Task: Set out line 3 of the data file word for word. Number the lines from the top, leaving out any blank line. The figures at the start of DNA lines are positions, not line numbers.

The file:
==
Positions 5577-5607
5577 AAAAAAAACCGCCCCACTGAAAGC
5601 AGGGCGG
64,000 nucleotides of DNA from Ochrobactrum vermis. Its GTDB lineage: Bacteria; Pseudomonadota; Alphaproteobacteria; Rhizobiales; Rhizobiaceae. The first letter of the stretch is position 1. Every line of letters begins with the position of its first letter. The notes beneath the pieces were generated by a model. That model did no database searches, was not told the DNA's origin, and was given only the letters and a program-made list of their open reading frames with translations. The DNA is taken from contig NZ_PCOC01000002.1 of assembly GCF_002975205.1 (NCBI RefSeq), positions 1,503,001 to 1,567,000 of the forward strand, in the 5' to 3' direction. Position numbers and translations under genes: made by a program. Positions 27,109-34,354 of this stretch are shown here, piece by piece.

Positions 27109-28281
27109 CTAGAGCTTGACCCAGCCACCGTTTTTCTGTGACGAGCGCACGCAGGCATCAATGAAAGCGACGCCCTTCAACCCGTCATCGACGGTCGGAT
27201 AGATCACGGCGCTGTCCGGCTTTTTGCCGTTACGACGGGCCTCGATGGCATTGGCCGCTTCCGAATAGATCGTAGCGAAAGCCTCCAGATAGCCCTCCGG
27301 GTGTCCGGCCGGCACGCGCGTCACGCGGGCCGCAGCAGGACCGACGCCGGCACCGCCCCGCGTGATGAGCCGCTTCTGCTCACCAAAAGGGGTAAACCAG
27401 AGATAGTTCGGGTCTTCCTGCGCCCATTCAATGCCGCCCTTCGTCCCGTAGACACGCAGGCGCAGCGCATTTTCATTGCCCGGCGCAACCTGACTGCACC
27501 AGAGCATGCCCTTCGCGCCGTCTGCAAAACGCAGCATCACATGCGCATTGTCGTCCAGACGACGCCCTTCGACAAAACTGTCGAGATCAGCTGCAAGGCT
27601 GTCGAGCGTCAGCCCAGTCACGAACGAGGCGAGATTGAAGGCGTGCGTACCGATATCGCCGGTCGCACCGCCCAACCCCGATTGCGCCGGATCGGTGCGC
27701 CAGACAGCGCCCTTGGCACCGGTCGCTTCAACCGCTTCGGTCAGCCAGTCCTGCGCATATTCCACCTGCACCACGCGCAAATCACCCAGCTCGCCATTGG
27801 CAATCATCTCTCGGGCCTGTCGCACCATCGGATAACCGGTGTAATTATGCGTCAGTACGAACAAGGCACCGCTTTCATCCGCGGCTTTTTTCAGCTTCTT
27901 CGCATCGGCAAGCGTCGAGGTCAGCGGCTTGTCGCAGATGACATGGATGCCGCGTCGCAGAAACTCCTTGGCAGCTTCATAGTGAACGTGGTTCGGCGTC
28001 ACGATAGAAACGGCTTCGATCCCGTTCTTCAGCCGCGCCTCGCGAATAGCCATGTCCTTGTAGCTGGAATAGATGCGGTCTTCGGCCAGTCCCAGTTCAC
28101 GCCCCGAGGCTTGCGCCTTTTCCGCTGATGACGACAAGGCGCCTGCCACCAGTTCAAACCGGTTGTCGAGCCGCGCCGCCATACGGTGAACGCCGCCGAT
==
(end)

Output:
5601 AGGGCGG